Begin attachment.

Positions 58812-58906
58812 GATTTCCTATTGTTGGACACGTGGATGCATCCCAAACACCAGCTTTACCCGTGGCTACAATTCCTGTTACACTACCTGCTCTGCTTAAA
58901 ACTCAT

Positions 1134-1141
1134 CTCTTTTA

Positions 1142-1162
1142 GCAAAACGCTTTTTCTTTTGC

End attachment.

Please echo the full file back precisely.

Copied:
Positions 58812-58906
58812 GATTTCCTATTGTTGGACACGTGGATGCATCCCAAACACCAGCTTTACCCGTGGCTACAATTCCTGTTACACTACCTGCTCTGCTTAAA
58901 ACTCAT

Positions 1134-1141
1134 CTCTTTTA

Positions 1142-1162
1142 GCAAAACGCTTTTTCTTTTGC